There is a lot of experimentation going on in the field of art nowadays. With the anniversary of the Nirbhaya tragedy approaching, a number of artists have jumped onto the band wagon of bringing out artistic works to throw light on the horror of the incident. It is very good that social issues are being increasingly highlighted in creative works of art.
In the classical arts, the original aim was to take people to realms which are very subtle, inspiring, abstract and most importantly, mystical. One important byproduct is that sensitivity is immediately awakened, resulting in a humane approach and intense empathy for those in pain. Hence in addition to direct messages, the indirect mode used by the classical arts could add a powerful dimension to the message. Just as a mathematician involved with abstract mathematics would leave the simpler arithmetic and algebra to be taught by others, classical artists could spend their valuable time climbing up the pyramid into finer aspects of what is called ‘the alpha zone’.
Another tendency of some classical musicians and dancers today is to pretend to have entered into ‘the alpha zone’, when in fact they are pandering to the populist religious instincts of the audience by basing their presentations on popular themes. I was once told that ‘great art conceals more than it reveals’. Once something abstract is made direct, it slides down the pyramid. It is very difficult to climb up, but very easy to climb down.
It is not for nothing that theoretical mathematicians and physicists are placed at a much higher level than their applied counterparts. The Higg’s boson was postulated almost half a century before it was experimentally verified by scientists at CERN. Popularity will always be there for those who are able to present something easily understandable, like the ‘Kaun Banega Crorepati’ hoarding which poses the quiz question: ‘Why is it that a round pizza is put into a square box?’. It takes great effort and courage to take people up the pyramid and some, maybe, into ‘the alpha zone’ provided one has been there oneself. All our forms of yog including our classical arts (naad yog) are methods of achieving this wonderful goal and diluting them would be lowering their immense possibilities. It is not to say that experimentation should not be conducted in the classical domain, but that it should be of a level which should help take the artist and if possible the audience into that special zone mentioned, and this has been done by some of our very great artists, most of whom are now no more. Their primary aim was not to please the audience or even to give them a message, but was to reach indescribable inner heights themselves, which in turn raised the consciousness of the audience. Everything else was a byproduct, including social messages. According to the sufi mystic Hazrat Inayat Khan sahib the aim is to go beyond just being creative. ‘Art no longer remains just art but becomes a direct expression of the soul’. Some classical music concerts nowadays resemble bhajan mandalis and many classical dance performances are issue based. While the importance of bhajan mandalis and social issues cannot be discounted, the unique place of our classical arts in touching our innermost core should not be lost.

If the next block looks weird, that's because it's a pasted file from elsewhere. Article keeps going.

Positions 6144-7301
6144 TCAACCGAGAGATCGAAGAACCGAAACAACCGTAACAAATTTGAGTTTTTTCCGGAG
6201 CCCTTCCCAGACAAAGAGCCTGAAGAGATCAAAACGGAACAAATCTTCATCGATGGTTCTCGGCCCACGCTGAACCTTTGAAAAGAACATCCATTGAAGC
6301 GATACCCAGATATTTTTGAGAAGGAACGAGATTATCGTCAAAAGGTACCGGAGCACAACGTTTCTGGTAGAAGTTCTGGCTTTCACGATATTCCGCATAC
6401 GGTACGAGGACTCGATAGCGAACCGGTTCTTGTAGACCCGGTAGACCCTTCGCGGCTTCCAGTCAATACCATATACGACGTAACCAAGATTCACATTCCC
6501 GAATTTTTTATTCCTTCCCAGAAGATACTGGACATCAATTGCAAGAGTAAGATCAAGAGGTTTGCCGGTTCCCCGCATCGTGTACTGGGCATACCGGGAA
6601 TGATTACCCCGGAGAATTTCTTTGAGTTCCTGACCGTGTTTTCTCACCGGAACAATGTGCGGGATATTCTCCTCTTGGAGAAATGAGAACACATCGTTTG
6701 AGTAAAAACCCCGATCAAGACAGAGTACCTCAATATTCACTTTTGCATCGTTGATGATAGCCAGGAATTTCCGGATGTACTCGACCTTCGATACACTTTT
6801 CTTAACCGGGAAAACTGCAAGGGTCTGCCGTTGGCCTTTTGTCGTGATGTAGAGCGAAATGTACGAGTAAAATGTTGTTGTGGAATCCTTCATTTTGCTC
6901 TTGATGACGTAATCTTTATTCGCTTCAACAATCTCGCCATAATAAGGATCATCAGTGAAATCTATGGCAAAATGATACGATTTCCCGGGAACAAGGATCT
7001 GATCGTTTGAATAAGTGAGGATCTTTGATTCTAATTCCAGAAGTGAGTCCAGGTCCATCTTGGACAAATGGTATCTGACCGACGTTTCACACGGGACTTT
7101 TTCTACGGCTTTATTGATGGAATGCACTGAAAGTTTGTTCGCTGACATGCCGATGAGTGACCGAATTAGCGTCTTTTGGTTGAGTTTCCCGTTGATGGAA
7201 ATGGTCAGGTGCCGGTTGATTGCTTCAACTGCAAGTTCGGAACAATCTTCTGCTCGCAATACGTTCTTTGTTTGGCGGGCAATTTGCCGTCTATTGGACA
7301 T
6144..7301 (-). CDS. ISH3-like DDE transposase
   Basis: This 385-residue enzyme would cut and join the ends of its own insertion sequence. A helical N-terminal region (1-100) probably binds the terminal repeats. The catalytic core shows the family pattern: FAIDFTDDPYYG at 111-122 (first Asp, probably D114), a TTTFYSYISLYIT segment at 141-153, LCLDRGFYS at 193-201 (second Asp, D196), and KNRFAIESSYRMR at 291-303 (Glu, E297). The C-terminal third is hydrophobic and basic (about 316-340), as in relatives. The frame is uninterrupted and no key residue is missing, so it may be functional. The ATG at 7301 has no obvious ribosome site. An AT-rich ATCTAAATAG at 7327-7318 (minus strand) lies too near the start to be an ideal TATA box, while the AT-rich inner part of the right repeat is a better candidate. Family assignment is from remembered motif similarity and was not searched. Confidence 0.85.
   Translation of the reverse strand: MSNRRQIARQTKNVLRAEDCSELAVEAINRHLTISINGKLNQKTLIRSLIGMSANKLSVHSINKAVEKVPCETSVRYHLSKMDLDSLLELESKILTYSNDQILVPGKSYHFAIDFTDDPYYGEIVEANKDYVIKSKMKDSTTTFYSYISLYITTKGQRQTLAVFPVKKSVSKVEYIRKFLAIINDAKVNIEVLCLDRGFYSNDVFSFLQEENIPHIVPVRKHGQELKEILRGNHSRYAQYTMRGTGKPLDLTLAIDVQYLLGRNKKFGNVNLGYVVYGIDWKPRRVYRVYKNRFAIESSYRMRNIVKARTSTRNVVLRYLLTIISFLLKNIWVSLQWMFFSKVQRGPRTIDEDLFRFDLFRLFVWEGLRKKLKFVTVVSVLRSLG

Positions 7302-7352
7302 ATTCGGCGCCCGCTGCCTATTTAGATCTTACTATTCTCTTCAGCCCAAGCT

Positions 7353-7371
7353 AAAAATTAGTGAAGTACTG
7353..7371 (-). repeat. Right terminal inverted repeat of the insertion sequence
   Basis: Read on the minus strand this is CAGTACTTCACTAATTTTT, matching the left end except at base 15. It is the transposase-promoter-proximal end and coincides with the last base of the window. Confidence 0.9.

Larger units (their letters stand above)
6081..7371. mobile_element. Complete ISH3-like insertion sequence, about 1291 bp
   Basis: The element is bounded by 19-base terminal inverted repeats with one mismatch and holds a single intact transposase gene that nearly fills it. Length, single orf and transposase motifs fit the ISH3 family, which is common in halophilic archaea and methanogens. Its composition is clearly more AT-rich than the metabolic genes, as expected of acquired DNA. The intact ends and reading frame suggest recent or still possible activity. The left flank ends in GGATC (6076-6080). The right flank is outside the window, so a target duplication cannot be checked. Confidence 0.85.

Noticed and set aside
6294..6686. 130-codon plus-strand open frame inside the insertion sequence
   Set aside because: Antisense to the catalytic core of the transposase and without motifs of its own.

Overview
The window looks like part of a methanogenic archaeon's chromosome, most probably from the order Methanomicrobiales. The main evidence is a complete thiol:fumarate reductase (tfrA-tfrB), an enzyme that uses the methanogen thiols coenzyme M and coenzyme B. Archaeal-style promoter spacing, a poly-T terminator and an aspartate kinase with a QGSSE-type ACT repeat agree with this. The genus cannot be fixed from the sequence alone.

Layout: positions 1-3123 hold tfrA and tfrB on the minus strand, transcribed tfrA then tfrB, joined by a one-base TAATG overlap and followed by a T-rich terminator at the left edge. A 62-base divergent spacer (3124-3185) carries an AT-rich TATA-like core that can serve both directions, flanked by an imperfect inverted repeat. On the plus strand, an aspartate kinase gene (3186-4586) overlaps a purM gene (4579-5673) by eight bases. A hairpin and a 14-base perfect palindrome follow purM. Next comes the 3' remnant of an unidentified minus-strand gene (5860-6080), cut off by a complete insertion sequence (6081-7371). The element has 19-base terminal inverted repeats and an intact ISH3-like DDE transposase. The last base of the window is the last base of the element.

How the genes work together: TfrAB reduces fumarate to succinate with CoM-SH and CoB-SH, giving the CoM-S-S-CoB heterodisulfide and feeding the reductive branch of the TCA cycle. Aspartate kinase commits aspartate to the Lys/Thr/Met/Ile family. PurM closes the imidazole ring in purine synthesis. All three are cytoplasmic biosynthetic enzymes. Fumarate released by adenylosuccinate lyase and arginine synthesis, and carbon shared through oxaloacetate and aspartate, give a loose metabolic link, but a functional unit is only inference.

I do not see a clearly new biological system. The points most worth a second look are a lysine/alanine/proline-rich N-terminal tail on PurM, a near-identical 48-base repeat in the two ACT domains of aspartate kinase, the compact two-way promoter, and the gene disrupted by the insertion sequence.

Ustad Aminuddin Dagar would say, “Bahut mehnat karke bhi kayi janam lene padte hain vahan pahunchne ke liye”
- Dr. Kiran Seth